MAELSTRÖM. A surprising film by Denis Villeneuve, narrated by… a fish

Denis Villeneuve tells the story of a woman, whose decision to abort an unborn child leads her to the edge of the abyss in an absolutely raw and ascetic way.

Edward Kelley

11 January 2024

A maelstrom – a whirlpool created by a variety of powerful, often opposing forces – is destructive, swallowing nearly all who venture into it.

Bibiane Champagne is a young, twenty-something businesswoman – the owner of several thriving clothing boutiques in downtown Quebec. She is a carefree girl, not avoiding fun, alcohol, drugs, and casual sex. She has a BMW, an apartment with a beautiful view, and… a problem. She finds herself in an unwanted pregnancy that could hinder her from leading the life she’s accustomed to. We meet her during an abortion procedure. Bibiane is not sure if her decision is right. She is supported by a more experienced friend who has undergone several similar procedures, losing count. To forget about what she did, Bibiane decides to immerse herself in the whirlpool of revelry. After an alcohol-fueled party, she gets into her car. On her way home, she hits a man – a Norwegian sailor. He manages to get up, but dies moments after reaching his apartment. The girl learns about this a few days later.

Denis Villeneuve tells the story of a woman, whose decision to abort an unborn child leads her to the edge of the abyss in an absolutely raw and ascetic way. This sets off a chain of unpredictable events, the direct consequence of which is the death of another person. Unable to cope with the situation, haunted by guilt after the sailor’s death, Bibiane erases any traces that could testify against her. More importantly, they could also remind her of the entire incident. It seems inevitable that repercussions will follow her actions, so we await the consequences. In an act of desperation to get rid of her car, she pushes it off the dock. Unfortunately, with someone inside. It is a turning point for both the film and the protagonist. We know that if she manages to surface, her life will change, standing on the threshold that will determine her existence. She emerges from this confrontation victorious – transformed, knowing what she must do next.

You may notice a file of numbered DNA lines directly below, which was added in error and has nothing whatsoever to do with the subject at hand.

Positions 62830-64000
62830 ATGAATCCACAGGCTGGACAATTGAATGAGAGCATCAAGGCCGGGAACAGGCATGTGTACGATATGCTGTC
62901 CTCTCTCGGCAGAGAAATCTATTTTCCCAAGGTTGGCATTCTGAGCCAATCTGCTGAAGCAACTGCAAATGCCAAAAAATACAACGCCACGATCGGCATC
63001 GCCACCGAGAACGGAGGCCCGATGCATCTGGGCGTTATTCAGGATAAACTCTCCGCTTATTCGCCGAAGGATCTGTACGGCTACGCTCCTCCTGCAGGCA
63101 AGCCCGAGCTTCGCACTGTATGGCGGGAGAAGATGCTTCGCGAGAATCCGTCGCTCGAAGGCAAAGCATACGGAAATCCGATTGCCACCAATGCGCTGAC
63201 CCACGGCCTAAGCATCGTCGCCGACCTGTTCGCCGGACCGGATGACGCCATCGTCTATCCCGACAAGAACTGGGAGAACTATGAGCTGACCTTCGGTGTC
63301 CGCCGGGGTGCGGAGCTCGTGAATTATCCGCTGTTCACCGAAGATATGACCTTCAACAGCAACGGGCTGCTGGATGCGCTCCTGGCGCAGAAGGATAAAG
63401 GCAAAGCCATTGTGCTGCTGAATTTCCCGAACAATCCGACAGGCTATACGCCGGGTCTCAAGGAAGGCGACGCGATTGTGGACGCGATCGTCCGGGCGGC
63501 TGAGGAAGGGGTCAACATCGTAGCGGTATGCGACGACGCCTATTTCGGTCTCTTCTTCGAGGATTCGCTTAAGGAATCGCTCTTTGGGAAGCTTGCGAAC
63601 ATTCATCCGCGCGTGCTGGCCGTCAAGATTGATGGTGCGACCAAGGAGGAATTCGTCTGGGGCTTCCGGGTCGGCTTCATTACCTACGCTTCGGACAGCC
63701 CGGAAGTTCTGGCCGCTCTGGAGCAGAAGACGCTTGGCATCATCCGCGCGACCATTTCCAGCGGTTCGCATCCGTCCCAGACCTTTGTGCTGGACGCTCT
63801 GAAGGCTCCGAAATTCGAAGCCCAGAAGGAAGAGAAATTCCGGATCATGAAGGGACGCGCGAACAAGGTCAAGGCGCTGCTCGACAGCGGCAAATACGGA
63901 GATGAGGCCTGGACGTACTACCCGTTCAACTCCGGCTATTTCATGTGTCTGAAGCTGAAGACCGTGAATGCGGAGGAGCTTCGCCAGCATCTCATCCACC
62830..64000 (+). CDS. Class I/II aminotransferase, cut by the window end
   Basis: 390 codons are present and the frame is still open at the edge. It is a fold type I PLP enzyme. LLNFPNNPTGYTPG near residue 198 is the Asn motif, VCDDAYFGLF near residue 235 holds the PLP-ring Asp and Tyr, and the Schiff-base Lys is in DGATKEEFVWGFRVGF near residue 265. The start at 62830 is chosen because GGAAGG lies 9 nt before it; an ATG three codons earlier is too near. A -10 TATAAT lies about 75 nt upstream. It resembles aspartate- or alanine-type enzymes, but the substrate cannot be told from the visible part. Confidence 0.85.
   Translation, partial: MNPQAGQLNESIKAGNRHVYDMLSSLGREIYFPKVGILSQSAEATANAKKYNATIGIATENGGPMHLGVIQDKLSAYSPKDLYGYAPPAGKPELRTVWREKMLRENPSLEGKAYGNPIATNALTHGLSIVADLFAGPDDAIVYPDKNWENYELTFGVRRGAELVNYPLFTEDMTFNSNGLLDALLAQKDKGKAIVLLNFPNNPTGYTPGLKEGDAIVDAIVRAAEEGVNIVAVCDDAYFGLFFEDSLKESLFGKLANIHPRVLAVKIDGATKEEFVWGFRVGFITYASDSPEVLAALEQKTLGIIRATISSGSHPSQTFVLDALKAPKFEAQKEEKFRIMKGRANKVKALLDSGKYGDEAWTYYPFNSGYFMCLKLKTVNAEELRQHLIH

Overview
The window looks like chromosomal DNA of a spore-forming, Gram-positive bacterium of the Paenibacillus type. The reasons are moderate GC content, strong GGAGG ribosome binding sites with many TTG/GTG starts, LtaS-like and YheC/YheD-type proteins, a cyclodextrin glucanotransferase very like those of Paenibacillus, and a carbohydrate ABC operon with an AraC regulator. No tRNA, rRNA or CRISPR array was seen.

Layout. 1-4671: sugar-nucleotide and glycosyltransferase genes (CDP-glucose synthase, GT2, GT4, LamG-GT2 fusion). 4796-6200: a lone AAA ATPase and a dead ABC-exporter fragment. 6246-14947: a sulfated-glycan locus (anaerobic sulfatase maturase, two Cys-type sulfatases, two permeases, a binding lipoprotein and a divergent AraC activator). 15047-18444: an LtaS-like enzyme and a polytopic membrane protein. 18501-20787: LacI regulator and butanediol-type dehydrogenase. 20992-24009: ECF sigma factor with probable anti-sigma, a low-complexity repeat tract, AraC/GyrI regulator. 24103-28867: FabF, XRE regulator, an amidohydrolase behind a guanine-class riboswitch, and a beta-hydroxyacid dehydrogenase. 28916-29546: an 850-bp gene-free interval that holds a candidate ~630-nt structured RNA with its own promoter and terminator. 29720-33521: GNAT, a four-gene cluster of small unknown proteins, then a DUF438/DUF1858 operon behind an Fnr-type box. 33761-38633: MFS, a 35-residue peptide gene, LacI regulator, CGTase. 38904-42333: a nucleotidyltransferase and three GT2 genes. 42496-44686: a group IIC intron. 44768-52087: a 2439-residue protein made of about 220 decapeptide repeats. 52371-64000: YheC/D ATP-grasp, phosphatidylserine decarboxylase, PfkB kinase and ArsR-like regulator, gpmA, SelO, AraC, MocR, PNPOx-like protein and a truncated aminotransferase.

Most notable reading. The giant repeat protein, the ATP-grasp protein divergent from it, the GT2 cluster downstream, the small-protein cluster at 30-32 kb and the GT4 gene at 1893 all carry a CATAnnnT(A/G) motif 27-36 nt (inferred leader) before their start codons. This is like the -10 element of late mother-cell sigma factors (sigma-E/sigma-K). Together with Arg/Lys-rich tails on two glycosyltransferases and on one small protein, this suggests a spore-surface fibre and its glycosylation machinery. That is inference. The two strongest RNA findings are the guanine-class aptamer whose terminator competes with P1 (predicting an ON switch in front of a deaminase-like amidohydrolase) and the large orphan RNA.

In the next unexpected turn, at the funeral home where the sailor’s body was cremated, she meets his son, with whom she accidentally strikes up a conversation. Swept away by currents of an unknown vortex, she first ends up at the Norwegian’s workplace and then at his home. We don’t know what the guilt-ridden woman is plotting. We see surprising effects. Maelström, in an unpretentious way, shows what escapes us in everyday life. Lives of different, seemingly unrelated people are interdependent, intertwined like threads of the same fabric. The death of one, just like the flap of a butterfly’s wings in one part of the world, causes a hurricane in another, disrupting an infinite chain of interdependencies whose impact cannot be predicted. The woman spends the night with the sailor’s son; not in bed, but while organizing his father’s belongings. A thread of understanding is established between them, or perhaps a feeling that, for understandable reasons, Bibiane fears.

The conclusions drawn from this situation are surprising. Here is a woman who twice commits murder, harming herself first and then a completely unknown person, yet she gains love from the person most affected by her actions, a person who should hate her. Before this happens, however, the girl unknowingly does something that will have consequences – she saves someone’s life. Is it redemption through atonement for the committed sin? Life for a life? Or perhaps, sometimes, death is necessary to understand what is important to us or to find what we were unaware of missing?

Maelström is a film that overtly references the achievements of European cinema; both simple and complex at the same time. Denis Villeneuve tackles the serious topic of self-awareness and responsibility for one’s actions, but does so in a way that prevents his message from being taken entirely seriously. The film’s narrator is a… fish. The prologue begins with a shot in a fish slaughterhouse (if such a thing exists), which in terms of color, lighting, and especially the surreal atmosphere, seems to be lifted straight from Jean-Pierre Jeunet’s films. It could easily fit into The City of Lost Children. Moreover, this impression is further intensified by the language (French) spoken by the characters and an undeniable association with one of the characters from The City… – Irvin – a disembodied brain speaking with the voice of Jean-Louis Trintignant. Since the fish – narrator also appears in the epilogue (uttering a sentence reminiscent of Monty Python), this symbolically closes the image in the parentheses of conventionality.

These directorial techniques (of which there are many more in the film) create a constant feeling that we are being told, “look, but remember that this is just a fictional story.” Despite addressing a very serious topic, the film is not devoid of a wry sense of humor, reminiscent at times of the Coen Brothers’ films. Stylistically, the film also significantly deviates from the patterns to which American cinema has accustomed us: a strongly non-linear plot, a small number of dialogues, occasional comments on black screens reminiscent of silent films. An interesting element of the whole is the music, which in almost every scene remains in opposition to the image, creating an extraordinary perceptual dissonance in the viewer, as if the deliberate lack of coherence between the musical accompaniment and what we see on the screen.

Maelström is a film about the complexity of human life, the forces that guide it, the existence of which we may not even be aware of, and about the price that sometimes must be paid to discover it. Is it worth it? Everyone will find out at their own risk.